Many abortion providers in the U.S. have closed their doors since the Dobbs decision. Some are relocating to states with fewer restrictions in order to continue supporting patients seeking abortion care. The building that housed the Mississippi clinic at the center of the Supreme Court case, for instance, has been sold, and the owner and executive director will operate a new clinic in New Mexico. They are already facing protests from abortion opponents, and an anti-abortion organization has bought the space next door, proving that some battles are never going to change. Whole Woman’s Health, the provider involved in the Supreme Court case that reaffirmed Roe in 2016, announced the closure of its entire chain of Texas clinics. While it, too, will open a new center in New Mexico, the hole it’ll leave behind will be impossible to fill. The sole abortion clinic in North Dakota, meanwhile, will move just a few miles across the river to Minnesota. The physical distance is so close a person could walk it, but the political impact of yet another state without a single provider is immeasurable. Even Reproductive Health Services of Montgomery, the longest-standing abortion provider in the state of Alabama, which had survived more than 43 years of protests, violence, and increasingly hostile state politics, finally succumbed and closed down as well.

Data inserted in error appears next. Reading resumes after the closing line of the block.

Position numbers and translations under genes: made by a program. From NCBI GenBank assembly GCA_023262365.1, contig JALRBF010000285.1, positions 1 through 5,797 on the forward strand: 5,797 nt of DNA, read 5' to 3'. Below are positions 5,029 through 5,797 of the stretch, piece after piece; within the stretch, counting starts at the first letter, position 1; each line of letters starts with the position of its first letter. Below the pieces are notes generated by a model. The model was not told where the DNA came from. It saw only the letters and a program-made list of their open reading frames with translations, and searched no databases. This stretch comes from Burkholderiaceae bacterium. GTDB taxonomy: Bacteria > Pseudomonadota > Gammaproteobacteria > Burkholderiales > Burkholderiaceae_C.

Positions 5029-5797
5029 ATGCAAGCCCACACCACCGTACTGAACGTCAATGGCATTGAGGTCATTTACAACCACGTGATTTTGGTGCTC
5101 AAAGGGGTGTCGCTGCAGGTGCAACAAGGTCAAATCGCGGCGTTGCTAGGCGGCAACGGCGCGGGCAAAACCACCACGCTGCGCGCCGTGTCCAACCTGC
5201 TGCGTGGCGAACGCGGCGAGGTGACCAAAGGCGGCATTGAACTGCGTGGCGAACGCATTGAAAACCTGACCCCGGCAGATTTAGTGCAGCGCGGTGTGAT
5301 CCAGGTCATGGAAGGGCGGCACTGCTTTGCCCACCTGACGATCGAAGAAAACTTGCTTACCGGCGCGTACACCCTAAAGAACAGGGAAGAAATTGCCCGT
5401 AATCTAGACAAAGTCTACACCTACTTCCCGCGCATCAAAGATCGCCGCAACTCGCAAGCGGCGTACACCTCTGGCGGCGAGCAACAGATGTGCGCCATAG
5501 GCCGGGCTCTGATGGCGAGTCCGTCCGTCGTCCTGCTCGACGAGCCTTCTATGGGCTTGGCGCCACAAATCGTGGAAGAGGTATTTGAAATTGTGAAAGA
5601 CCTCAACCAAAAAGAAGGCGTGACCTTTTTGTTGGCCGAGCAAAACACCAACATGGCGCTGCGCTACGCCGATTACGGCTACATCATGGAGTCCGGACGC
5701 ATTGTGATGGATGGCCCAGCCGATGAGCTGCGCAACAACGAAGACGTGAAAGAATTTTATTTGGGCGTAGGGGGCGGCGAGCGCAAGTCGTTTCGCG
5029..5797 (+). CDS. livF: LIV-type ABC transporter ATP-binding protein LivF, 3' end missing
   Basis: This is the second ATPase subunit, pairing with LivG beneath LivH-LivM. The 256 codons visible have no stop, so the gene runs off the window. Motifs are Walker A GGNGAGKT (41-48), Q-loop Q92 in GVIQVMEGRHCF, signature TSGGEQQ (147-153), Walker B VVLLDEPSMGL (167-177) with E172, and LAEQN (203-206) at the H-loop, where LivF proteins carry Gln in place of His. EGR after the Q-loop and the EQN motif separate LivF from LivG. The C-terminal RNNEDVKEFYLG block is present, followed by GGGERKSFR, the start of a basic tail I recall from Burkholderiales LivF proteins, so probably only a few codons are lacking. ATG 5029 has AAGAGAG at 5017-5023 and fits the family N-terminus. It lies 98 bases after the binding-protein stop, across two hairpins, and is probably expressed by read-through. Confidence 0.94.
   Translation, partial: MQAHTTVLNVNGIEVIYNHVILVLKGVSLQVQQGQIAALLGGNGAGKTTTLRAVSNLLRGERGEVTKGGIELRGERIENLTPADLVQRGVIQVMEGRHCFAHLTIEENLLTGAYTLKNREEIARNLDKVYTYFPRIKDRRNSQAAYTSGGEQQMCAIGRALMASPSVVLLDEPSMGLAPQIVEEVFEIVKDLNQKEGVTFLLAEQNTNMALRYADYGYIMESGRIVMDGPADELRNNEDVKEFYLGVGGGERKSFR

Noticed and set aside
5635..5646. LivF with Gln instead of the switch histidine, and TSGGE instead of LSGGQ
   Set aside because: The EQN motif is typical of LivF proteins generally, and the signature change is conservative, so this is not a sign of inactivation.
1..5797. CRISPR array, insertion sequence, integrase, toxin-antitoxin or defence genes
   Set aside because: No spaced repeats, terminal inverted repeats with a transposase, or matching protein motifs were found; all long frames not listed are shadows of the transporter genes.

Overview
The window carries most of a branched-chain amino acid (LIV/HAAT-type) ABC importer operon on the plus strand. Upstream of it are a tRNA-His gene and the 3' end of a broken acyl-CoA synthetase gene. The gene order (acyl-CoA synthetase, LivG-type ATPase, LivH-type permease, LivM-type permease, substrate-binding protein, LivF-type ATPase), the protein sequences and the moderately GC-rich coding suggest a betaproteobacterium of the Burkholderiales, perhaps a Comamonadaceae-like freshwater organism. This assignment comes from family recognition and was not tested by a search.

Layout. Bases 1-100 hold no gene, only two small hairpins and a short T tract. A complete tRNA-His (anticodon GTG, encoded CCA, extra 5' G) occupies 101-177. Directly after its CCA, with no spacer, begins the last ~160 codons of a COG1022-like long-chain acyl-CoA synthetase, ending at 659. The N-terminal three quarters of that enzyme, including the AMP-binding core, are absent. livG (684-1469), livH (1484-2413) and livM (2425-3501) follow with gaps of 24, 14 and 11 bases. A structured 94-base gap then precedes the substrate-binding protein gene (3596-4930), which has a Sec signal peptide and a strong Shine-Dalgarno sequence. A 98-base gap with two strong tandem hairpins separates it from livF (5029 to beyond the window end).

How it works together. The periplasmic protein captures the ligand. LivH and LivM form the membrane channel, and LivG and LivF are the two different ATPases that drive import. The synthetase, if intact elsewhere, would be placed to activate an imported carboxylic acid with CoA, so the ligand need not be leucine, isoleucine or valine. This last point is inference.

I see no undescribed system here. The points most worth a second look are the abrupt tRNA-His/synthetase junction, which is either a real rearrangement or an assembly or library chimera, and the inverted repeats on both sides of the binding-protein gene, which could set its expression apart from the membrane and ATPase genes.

Five days after the decision, West Alabama Women’s Center, too, stopped seeing patients, but only temporarily and with no intention of leaving. On July 11, 12 days after our last unfinished patient referral and 17 days after our last day of providing abortions, we opened again, this time as a new entity. West Alabama Women’s Center—the for-profit abortion provider established in 1993—was gone. But what came back was West Alabama Women’s Center, a new full-spectrum reproductive-health center dedicated to meeting the needs of the uninsured, underinsured, and Medicaid patients neglected in our region. We are also now a nonprofit, a move that had been in the works for months, because we believe no one should ever be making money off someone else’s health needs.